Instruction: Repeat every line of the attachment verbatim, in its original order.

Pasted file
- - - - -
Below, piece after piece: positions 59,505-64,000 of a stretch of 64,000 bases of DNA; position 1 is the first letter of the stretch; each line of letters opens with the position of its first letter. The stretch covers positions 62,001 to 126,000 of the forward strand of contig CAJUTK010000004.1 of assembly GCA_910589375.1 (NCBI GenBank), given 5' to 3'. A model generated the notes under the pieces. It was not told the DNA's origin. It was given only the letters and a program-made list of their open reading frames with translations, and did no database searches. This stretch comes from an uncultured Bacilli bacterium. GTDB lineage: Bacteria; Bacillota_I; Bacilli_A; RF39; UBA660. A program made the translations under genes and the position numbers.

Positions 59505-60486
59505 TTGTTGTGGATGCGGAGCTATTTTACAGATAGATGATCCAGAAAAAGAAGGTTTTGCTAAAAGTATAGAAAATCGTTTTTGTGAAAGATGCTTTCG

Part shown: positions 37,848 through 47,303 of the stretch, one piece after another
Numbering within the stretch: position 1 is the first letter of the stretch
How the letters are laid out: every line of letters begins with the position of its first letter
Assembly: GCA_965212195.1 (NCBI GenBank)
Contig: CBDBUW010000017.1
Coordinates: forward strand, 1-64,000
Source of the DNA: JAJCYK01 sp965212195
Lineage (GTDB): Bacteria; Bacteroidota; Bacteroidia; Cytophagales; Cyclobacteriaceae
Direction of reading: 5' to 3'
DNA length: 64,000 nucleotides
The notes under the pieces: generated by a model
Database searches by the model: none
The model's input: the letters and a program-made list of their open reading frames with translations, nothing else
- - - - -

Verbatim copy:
Below, piece after piece: positions 59,505-64,000 of a stretch of 64,000 bases of DNA; position 1 is the first letter of the stretch; each line of letters opens with the position of its first letter. The stretch covers positions 62,001 to 126,000 of the forward strand of contig CAJUTK010000004.1 of assembly GCA_910589375.1 (NCBI GenBank), given 5' to 3'. A model generated the notes under the pieces. It was not told the DNA's origin. It was given only the letters and a program-made list of their open reading frames with translations, and did no database searches. This stretch comes from an uncultured Bacilli bacterium. GTDB lineage: Bacteria; Bacillota_I; Bacilli_A; RF39; UBA660. A program made the translations under genes and the position numbers.

Positions 59505-60486
59505 TTGTTGTGGATGCGGAGCTATTTTACAGATAGATGATCCAGAAAAAGAAGGTTTTGCTAAAAGTATAGAAAATCGTTTTTGTGAAAGATGCTTTCG

Part shown: positions 37,848 through 47,303 of the stretch, one piece after another
Numbering within the stretch: position 1 is the first letter of the stretch
How the letters are laid out: every line of letters begins with the position of its first letter
Assembly: GCA_965212195.1 (NCBI GenBank)
Contig: CBDBUW010000017.1
Coordinates: forward strand, 1-64,000
Source of the DNA: JAJCYK01 sp965212195
Lineage (GTDB): Bacteria; Bacteroidota; Bacteroidia; Cytophagales; Cyclobacteriaceae
Direction of reading: 5' to 3'
DNA length: 64,000 nucleotides
The notes under the pieces: generated by a model
Database searches by the model: none
The model's input: the letters and a program-made list of their open reading frames with translations, nothing else